Why William Goldman Was One Of The Last Greats Of 1970s Hollywood

Why William Goldman Was One Of The Last Greats Of 1970s Hollywood

Two movies that won Goldman Oscars, 'Butch Cassidy and The Sundance Kid' (1969) and 'All The President's Men,' (1976) showcase all the fun of that generation, and all the political sanctimony.
Titus Techera
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William Goldman has died. Born in 1931, he was one of the last greats of 1970s Hollywood, a strange time when all the directing and writing talent seemed to be in New York. Goldman himself was a strange man. For a writer with two Oscars, he started penning fairly successful novels and ended with one of the more hilarious and daring things to come out of Hollywood: Written 35 years ago, “Adventures in the Screen Trade,” his memoir, revealed and mocked all the insane things that we suspect happen there.

This did not endear Goldman to Hollywood, but he followed it up in 2000 with a kind of sequel: “Which Lie Did I Tell?” If you want to learn about Hollywood, writing, and movies, it’s hard to find a finer or a funnier teacher. And the books offer a lesson needed especially in our time, when Hollywood journalism (and just about everything else in the entertainment industry) has turned into celebrity worship— the press doing slavish PR work, putting as much polish on mediocrity as is needed to produce this thing we call glamour.

The two movies that won Goldman Oscars, “Butch Cassidy and The Sundance Kid” (1969) and “All The President’s Men” (1976) showcase all the fun of that generation, and all the damnable political sanctimony. Goldman used to say that he had it on authority from Ronald Reagan that “All The President’s Men,” a silly Watergate movie, cost Gerald Ford the presidential election of 1976 and led to the Jimmy Carter presidency. Now, that’s more myth than fact, but I ask you: Was it worth it? Was it wise? Liberals’ holier-than-thou anti-Nixon moralism ended with Carter. That’s pretty damning criticism.

However crazy the politics, there was something touching on greatness in his stories. Goldman wrote five movies starring Robert Redford, three for Dustin Hoffman, and two each for Paul Newman and Steve McQueen. When you see these guys act together, you see Goldman at his best, writing about male friendship, something almost entirely absent in our movies today. He had great sympathy for non-conformist losers and became in effect a godfather to the later writers who gave us all the fun action-comedy movies of the ’80s and ’90s, which were also about male friendship.

Unfortunately, I cannot give you any examples of famous liberals in Hollywood or elsewhere who have anything interesting to say about men and male friendship. We have to go back a couple of decades to find anyone who understands that in times of crisis, Americans turn to portraits of resilient, confident men who are not terrified of failure and might even thrive on insecurity.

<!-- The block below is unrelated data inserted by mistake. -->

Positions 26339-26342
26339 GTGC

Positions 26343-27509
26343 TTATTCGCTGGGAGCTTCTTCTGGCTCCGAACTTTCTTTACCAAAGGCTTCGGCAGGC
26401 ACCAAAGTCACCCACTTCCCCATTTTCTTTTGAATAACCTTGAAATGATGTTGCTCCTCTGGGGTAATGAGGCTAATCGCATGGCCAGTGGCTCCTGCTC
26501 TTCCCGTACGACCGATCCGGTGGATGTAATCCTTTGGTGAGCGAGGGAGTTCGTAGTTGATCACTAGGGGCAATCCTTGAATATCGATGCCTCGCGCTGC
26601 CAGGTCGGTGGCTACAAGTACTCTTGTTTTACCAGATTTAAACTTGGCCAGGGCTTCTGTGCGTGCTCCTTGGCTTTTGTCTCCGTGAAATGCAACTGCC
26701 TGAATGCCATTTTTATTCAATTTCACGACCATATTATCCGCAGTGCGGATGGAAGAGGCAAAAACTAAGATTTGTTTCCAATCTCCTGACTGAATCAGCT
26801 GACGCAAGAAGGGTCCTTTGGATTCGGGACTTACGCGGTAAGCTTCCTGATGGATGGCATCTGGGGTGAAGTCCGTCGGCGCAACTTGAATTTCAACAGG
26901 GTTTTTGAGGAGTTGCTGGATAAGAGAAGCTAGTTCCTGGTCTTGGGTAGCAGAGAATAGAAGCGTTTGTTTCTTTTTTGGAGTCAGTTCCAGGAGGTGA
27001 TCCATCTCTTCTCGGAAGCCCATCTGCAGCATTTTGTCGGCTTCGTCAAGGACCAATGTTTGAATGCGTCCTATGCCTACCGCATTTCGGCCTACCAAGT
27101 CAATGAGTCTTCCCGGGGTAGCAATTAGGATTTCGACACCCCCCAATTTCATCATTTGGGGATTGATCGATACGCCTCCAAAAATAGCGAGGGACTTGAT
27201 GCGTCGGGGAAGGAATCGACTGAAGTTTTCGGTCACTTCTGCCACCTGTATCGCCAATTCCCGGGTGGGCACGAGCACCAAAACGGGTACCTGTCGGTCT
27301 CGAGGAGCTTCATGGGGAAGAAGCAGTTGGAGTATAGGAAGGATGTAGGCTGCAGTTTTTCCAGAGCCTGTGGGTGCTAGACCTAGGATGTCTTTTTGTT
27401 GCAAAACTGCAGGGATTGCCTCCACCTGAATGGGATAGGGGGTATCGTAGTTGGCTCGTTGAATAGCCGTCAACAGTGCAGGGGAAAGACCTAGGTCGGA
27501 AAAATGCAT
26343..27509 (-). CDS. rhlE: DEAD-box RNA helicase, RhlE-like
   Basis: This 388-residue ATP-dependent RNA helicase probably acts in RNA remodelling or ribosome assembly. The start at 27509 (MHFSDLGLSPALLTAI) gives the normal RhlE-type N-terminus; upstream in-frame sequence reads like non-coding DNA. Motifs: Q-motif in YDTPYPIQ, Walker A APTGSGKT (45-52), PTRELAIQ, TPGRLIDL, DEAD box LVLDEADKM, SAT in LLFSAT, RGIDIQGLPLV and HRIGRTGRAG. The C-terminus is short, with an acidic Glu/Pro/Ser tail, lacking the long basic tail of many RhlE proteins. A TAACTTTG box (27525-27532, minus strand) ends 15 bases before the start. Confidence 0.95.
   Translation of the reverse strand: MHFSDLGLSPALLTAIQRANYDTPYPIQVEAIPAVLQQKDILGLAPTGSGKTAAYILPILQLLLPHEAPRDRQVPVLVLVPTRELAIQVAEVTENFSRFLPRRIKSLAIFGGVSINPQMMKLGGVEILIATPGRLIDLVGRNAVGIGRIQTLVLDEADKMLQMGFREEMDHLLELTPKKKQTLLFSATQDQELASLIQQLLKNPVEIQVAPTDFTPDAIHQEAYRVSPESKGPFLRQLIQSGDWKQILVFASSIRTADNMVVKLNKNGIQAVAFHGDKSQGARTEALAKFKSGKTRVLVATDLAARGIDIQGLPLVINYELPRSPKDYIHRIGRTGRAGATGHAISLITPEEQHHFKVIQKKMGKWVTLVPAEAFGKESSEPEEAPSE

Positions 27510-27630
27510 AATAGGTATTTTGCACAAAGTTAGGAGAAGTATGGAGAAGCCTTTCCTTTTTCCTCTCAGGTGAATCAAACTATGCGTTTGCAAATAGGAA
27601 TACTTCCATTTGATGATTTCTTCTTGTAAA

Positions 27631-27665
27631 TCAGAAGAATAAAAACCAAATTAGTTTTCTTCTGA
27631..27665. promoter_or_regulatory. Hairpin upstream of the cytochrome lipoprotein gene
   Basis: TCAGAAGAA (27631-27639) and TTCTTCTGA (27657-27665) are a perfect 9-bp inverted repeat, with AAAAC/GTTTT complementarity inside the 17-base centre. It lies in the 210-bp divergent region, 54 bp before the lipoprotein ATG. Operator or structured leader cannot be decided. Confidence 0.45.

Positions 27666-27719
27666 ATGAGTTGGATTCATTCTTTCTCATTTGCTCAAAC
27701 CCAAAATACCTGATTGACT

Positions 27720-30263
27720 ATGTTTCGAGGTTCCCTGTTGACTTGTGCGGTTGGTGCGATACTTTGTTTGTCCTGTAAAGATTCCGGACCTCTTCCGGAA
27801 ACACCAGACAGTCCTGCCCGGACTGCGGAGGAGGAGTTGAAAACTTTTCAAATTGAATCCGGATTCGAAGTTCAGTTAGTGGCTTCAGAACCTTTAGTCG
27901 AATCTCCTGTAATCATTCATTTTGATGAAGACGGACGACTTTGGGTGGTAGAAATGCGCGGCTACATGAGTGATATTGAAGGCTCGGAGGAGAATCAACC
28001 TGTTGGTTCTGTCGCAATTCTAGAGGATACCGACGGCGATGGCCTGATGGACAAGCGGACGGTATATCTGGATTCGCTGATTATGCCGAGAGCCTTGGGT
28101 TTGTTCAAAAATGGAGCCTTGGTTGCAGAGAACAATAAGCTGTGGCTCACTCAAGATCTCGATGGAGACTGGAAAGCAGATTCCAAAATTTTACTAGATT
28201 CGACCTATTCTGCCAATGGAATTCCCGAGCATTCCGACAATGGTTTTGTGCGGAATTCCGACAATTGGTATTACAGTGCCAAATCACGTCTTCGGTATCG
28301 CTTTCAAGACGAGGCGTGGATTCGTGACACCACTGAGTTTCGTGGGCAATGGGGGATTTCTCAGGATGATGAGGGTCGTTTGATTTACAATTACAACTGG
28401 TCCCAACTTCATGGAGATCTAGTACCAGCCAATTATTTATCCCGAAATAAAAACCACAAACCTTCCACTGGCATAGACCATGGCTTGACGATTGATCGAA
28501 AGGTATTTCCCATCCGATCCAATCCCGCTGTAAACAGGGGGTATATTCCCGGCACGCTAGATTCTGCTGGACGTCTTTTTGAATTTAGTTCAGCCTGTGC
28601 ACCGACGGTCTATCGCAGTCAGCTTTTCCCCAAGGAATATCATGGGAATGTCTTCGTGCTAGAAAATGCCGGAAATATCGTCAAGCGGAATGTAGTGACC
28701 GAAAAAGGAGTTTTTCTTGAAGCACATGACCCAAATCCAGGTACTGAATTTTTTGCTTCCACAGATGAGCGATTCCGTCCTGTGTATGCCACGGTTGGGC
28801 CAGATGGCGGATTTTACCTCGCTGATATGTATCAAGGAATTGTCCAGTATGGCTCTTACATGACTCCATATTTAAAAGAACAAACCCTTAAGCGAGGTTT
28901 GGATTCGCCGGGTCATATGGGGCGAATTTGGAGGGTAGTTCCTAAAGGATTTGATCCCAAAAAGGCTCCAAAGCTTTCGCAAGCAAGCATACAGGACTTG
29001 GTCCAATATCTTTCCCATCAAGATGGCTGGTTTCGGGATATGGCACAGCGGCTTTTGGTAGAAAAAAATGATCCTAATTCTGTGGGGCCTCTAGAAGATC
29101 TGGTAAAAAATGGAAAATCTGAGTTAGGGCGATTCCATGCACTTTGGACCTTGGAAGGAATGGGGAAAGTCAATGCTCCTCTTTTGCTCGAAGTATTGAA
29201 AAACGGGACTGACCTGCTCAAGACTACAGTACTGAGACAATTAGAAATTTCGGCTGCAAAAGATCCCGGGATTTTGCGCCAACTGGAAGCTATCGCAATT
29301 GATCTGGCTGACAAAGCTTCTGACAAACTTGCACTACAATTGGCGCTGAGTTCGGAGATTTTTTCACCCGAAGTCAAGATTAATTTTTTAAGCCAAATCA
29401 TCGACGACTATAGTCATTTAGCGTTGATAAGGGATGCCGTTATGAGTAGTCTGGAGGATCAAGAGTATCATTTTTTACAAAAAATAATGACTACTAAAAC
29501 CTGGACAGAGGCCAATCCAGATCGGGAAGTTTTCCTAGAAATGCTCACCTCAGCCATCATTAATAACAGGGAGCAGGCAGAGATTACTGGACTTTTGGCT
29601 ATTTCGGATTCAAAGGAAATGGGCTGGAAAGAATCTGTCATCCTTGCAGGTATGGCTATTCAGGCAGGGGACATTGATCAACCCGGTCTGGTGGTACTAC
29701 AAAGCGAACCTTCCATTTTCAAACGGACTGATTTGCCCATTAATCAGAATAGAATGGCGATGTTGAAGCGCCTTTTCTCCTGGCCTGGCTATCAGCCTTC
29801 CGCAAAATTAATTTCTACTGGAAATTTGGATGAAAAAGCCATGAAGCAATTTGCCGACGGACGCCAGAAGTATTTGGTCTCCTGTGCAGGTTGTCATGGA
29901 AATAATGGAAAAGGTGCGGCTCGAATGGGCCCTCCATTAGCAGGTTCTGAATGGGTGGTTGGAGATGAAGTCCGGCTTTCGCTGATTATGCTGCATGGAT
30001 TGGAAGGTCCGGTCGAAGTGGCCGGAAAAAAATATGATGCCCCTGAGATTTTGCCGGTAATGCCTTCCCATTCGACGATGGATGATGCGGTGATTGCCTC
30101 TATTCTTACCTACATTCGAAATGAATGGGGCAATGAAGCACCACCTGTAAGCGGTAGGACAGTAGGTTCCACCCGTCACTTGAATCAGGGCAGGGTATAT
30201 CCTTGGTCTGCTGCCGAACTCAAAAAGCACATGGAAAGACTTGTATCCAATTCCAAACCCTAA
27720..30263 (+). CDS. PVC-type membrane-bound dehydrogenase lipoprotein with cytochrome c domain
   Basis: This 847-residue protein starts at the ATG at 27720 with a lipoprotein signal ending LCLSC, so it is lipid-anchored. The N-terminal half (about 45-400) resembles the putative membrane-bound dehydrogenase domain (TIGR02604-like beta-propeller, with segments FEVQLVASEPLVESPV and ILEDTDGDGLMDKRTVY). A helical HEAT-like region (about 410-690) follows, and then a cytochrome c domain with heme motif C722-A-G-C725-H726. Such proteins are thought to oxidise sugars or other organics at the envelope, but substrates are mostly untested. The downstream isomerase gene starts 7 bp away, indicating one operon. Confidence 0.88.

Beyond that, Goldman also wrote the movie that made Robert Downey Jr. a star: “Chaplin,” the much-applauded, Oscar-nominated 1992 drama. He also wrote “Maverick,” the hilarious and extravagant 1994 Mel Gibson remake of the old Western television show. Lesser writers would have earned Oscar nominations for such movies. Goldman was only nominated twice, in the early part of his career. But he won both, so he’s probably not too upset that he never received Academy recognition again.

There’s a reason for this. He wrote not writers’ movies, but audience movies— he wrote for the screen, in full knowledge that a movie has to be what you love to see in the theater, that he has to captivate you, to mesmerize you, and then to reward that attention. Goldman was a big believer in the old Hollywood social contract: We watch the movies and the movies amaze us in return.

He loved discrete touches of characterization, to give actors the fundamentals of their performance then let them try their hardest to create a memorable one. That’s the stuff of which stars are made and it’s something we will need to learn again if we are to make movies for adults too, not just teenagers. Goldman’s work should be a guide for future screenwriters.

Yes, he also wrote at least one beloved movie that’s out and out hilarious, with no connection to politics or really anything else except fun story-telling— “The Princess Bride.” Released in 1987, the film has since become a cult movie, so it’s safe to say it will endure.

Come to think of it, “The Princess Bride” is also relevant to our times, since it’s a lesson in how to tell willful, restless, bored boys the kinds of stories that mesmerize and electrify them. In the guise of mocking the old knight errant romances, Goldman, who wrote the screenplay from his own book, suckers modern, too-cool-for-romance kids into learning about their own hearts through adventure. It’s an impressive trick.

Titus Techera is a graduate student in political science and liberal arts, a Publius fellow, and a roving writer for Ricochet and National Review Online.

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